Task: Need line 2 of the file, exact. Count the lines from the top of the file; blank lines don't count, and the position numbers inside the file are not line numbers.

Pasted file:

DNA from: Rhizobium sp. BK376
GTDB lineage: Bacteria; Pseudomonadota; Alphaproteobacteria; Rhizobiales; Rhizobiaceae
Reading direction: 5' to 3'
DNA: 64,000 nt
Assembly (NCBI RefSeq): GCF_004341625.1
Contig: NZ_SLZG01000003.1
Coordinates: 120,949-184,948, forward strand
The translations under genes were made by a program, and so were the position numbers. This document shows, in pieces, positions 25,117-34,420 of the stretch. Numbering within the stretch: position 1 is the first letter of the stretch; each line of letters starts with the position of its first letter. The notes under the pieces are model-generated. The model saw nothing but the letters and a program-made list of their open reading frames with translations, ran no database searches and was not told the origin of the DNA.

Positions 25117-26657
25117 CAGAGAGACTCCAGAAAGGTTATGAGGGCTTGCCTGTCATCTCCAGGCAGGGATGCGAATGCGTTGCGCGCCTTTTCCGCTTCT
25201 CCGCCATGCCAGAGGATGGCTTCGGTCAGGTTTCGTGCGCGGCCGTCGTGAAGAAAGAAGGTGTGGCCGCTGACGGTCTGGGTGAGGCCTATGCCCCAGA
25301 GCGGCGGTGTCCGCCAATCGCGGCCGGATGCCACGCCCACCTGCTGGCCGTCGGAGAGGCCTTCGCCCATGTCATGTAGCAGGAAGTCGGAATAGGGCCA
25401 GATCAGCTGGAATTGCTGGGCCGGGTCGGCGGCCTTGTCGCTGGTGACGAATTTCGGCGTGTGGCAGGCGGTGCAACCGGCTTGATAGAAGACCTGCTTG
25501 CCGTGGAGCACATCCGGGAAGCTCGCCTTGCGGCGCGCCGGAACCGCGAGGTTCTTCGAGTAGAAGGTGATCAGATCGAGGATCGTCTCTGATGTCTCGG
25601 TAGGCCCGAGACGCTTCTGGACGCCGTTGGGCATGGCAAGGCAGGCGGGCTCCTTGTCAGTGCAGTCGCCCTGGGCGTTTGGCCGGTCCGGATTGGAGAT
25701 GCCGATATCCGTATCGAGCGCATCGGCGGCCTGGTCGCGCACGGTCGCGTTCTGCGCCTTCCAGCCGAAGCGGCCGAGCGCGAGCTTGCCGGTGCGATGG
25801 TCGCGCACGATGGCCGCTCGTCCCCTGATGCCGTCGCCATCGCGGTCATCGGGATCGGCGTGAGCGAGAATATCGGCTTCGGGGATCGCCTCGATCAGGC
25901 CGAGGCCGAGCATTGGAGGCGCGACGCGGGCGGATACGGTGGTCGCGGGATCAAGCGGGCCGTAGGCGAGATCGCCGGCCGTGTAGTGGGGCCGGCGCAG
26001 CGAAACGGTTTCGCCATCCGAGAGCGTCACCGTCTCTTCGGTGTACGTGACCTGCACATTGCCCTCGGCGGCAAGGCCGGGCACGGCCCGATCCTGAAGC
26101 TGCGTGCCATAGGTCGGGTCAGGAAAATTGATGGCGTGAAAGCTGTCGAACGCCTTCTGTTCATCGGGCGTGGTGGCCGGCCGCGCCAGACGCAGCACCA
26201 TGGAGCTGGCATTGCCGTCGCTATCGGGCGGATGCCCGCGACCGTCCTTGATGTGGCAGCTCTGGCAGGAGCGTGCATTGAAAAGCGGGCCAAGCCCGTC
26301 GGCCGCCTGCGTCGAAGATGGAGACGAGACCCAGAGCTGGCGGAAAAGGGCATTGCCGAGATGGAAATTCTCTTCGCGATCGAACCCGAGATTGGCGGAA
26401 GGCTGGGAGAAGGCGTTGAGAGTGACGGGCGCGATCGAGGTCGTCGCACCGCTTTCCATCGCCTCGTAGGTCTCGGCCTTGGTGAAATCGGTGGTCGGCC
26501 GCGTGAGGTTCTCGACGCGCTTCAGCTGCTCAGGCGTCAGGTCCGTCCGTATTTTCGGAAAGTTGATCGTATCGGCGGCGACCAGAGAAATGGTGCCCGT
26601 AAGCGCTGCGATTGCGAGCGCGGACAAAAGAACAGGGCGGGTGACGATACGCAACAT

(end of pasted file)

GTDB lineage: Bacteria; Pseudomonadota; Alphaproteobacteria; Rhizobiales; Rhizobiaceae